by Belinda Thomas
I once read an article somewhere that claimed that the average dog owner spends about R9,000 per year on the family dog. I couldn’t believe this. When I mentioned this to my husband, his reply was a rather non-chalant “Ja, I can believe that.” I was taken by surprise by this response. In our household, the dogs are my responsibility. I take care of all the financial aspects of the dogs, as well as feeding, vets visits, cleaning up after them and catering to their every whim – as far as he’s concerned, one end smells and the otherend bites. I expected him to be outraged, or at least a little surprised at the amount of money I spent on them.
So I did a quick calculation of what I spend per year, per dog – excluding emergencies and chronic health conditions. I came up with an amount that was a little over R9,000 a year per dog. We have 4 dogs – that’s a scary amount to be spending. So I decided to investigate a bit further and find out the true cost of a dog. Before I go on I must point out that some of these prices will vary, depending on the size of the dog and where you get your doggie supplies from and the vet you use.
A large dog will eat much more than a small dog, some breeds need professional grooming which will add to the annual costs. If your dog has a health condition, it will cost more over time than a dog without one. These figures are just guides.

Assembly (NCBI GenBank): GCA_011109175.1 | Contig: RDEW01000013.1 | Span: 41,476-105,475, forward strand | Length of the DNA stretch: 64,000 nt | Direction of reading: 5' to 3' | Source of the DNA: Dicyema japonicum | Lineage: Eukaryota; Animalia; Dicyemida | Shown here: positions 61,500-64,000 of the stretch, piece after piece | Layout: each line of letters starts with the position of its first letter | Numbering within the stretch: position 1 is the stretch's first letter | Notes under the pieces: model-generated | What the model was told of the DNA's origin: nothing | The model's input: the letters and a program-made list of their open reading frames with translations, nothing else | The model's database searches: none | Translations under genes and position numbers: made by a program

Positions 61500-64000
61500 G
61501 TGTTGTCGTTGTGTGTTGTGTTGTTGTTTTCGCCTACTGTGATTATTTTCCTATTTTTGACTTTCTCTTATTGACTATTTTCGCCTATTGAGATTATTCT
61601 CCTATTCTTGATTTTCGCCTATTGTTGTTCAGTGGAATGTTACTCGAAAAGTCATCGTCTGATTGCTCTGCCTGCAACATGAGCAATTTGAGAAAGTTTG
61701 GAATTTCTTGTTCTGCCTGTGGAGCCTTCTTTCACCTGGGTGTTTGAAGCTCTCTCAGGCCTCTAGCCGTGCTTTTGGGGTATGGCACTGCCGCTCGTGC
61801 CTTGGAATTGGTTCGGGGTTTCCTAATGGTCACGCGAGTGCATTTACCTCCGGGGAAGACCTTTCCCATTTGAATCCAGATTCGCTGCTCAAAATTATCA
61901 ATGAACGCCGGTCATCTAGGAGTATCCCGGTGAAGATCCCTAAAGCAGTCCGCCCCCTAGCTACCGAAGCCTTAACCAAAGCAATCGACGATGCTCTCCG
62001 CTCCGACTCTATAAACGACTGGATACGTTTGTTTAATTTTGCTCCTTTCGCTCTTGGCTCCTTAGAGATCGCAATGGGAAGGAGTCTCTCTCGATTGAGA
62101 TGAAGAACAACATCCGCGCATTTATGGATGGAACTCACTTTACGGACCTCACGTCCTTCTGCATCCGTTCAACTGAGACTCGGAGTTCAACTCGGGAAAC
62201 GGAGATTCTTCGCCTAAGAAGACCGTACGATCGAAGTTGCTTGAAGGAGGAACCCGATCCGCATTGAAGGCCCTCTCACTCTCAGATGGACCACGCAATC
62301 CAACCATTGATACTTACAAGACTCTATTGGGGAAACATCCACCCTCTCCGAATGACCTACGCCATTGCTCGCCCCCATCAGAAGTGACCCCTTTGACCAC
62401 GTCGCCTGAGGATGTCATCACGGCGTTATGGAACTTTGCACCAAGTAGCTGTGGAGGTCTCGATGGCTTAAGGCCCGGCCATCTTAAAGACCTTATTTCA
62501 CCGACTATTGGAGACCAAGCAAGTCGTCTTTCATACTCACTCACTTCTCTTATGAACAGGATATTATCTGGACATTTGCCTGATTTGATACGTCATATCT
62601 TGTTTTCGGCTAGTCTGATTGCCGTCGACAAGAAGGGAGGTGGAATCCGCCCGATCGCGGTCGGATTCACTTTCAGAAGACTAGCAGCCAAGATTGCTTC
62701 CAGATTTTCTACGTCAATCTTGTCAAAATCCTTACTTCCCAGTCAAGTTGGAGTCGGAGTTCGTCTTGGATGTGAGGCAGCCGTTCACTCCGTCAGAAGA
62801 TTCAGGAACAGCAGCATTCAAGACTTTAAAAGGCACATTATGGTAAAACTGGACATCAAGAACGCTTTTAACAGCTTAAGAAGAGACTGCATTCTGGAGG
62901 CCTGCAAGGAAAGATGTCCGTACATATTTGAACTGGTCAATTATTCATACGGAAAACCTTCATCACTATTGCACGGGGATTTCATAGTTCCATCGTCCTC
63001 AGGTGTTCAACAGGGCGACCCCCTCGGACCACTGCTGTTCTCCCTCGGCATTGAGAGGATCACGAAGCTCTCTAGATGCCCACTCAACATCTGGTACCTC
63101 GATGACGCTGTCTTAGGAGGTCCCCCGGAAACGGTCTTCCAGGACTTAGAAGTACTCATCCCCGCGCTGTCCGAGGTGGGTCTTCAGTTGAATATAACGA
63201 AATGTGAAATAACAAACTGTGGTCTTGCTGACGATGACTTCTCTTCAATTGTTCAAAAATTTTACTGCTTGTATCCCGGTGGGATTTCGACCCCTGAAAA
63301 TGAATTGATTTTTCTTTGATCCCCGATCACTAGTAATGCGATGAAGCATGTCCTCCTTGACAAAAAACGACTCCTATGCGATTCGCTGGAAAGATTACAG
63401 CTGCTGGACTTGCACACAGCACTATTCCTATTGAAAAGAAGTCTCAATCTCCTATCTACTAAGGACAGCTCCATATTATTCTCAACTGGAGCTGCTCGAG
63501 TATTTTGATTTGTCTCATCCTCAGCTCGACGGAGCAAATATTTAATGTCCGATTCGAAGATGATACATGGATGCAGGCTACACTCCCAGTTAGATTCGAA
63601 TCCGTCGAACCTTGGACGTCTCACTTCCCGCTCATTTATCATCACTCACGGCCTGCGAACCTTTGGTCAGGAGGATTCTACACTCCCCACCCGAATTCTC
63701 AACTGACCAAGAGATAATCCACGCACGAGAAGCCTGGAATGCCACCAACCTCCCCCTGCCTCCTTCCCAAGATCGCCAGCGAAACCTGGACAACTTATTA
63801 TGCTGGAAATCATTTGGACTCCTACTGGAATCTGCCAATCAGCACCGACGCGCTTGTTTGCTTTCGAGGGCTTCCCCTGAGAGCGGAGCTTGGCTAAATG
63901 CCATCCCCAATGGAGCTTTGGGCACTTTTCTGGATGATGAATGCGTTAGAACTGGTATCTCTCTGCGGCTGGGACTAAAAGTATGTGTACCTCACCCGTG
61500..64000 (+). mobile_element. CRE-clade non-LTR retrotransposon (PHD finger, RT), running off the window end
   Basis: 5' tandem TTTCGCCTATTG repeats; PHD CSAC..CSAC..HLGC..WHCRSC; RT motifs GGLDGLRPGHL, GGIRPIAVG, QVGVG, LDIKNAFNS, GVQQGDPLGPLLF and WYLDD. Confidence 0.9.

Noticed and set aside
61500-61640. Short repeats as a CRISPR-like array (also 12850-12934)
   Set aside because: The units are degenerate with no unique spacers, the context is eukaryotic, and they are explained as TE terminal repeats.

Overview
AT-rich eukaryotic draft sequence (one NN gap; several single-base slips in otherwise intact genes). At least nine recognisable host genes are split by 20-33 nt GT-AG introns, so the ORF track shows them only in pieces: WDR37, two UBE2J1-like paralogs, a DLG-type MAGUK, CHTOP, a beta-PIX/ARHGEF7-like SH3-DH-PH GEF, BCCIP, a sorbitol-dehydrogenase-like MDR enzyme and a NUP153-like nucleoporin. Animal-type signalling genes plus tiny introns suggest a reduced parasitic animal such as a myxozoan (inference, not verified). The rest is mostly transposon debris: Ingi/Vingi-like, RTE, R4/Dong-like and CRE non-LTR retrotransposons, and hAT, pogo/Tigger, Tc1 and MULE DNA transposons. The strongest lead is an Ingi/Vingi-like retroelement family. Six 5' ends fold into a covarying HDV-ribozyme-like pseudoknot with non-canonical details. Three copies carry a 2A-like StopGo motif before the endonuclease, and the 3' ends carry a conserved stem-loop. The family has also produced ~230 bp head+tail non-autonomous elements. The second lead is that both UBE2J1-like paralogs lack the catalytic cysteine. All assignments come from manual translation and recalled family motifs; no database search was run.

Cost of A Puppy
This can range in price from R1,000 through a shelter upwards to about R7,000 from a breeder (breeder prices range on average between R4,500 to R7,500 based on lots of different factors.)
That First Year
- 6 week puppy shots: These are normally done by the breeder and included in the price of your puppy. But if it’s not, you can look at paying +- R250
- 10 week puppy shots: +- R250 • 14 week rabies shot: +- R300 • De-Worming: +- R70 every 3 – 6 months.
- Collar: +- R100 for a good quality nylon collar
- Lead: +- R170 for a good quality nylon lead
- Toys: R600 – R1, 000 for the year (puppies need a variety)
- Food: +- R5,500 for the year for a good quality premium food. Cost will vary based on the dog and where you get your food from.
- Various Chewys: R700 – R1,000 for the year
- Puppy Classes: +- R650 for a 2 month course
- Basic Obedience Classes: +- R700 for a 3 month course
- Spay/Neuter –: +- R1,200 Based on gender and size of the dog. You could easily spend R11,000 on your puppy in his first year. Suddenly that cheap little puppy that you had to find is turning out to be a not so cheap little puppy!
THE “TEEN & ADULT” YEARS
As he grows up, your dog now needs annual check-ups, vaccinations, food, more toys, treats etc.
Perhaps you are continuing with his obedience training. Add this all up for the year and you’ll be amazed at how much you end up spending. It’s easy to hit that R9,000 a year estimate – even after your puppy’s first year.
What About Emergencies?
Accidents happen and dogs get sick. You could easily end up with a vet bill that runs into thousands of rands on an emergency. This is a small part of being a dog owner. If you can’t afford the expenses of basic day-to-day care, you will not be able to cope with the unexpected costs that you may incur in an emergency. There are some pet medical aids available to help cover some of the costs.
The cost of just walking into a vet for an emergency can be between R400 and R750 depending on which vet you use (your regular vet or an emergency vet) and if it after hours. A lot of vets have an ‘after hours’ or ‘weekend’ levy on their consultation fees.
I must stress, that if you suspect a serious problem with your dog,
Don’t adopt the “wait and see” approach. Get him to the vet as soon as possible, as waiting may cause the problem to worsen.